• Example 4 Air-Cooled Single-Tube Heat Pipe System with Wick
  • A heat pipe system similar to that of Example 1 is constructed, except that an annular band of porous wicking material is inserted along the inside wall of the connecting pipe. In this example, the wicking material is an annular roll of sintered −35+65 mesh spherical fine-mesh stainless steel powder. The wicking material causes the condensed working fluid to return to the heat absorber block by capillary action. This allows the heat pipe to be oriented horizontally or even with the heat sink section below the heat absorber block, provided that the capillary force is greater than the gravitational force acting on the returning fluid.
  • Example 5 Air-Cooled Dual-Tube Heat Pipe with Liquid Return Line Wick
  • A heat pipe system similar to that of Example 2 is constructed, except that the liquid return pipe is packed with porous wicking material. In this example, the wicking material is a braid of fiberglass. The wicking material causes the condensed working fluid to return to the heat absorber block by capillary action. This allows the heat pipe to be oriented horizontally or even with the heat sink section below the heat absorber block, provided that the capillary force is greater than the gravitational force acting on the returning fluid.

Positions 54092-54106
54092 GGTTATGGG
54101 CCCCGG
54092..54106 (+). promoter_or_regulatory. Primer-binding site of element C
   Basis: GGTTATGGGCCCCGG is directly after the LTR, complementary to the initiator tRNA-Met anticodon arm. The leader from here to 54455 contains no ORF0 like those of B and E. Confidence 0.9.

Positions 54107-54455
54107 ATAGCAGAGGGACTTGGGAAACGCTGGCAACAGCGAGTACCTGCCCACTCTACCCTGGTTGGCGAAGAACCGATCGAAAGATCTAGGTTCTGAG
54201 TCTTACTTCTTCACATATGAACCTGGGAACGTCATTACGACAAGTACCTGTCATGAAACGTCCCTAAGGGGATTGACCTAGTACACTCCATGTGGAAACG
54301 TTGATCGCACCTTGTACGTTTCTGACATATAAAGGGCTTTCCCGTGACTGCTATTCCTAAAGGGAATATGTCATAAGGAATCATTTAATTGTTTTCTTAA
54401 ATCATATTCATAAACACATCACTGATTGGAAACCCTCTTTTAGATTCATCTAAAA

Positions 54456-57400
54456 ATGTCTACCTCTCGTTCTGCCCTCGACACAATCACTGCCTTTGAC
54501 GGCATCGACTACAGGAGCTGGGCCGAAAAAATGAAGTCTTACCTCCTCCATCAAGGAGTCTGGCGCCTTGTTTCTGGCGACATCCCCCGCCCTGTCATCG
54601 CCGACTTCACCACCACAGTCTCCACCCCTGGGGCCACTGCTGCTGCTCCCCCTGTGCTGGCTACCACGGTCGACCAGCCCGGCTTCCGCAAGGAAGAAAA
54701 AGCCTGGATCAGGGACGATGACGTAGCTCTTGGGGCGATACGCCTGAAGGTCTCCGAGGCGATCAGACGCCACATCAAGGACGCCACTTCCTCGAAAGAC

• Example 6 Cooling of a Microelectronic Device by Means of a Heat Pipe, Rejecting the Heat Externally to the Microelectronic Device Enclosure and Room
  • A heat pipe system similar to that of Example 4 is constructed with the heat absorber in contact with the surface of a computer microprocessor (i.e. central processing unit or CPU) to provide a means of cooling to remove the heat generated by the CPU, to prevent overheating. The wick-bearing connecting tube is routed externally to the housing of the computer, and the finned heat sink is placed in an air duct, wherein the air duct is supplied with non-air-conditioned fresh air from outside the room or building housing the computer. Using this configuration, the air warmed by the rejected heat is routed outside the room or building housing the computer.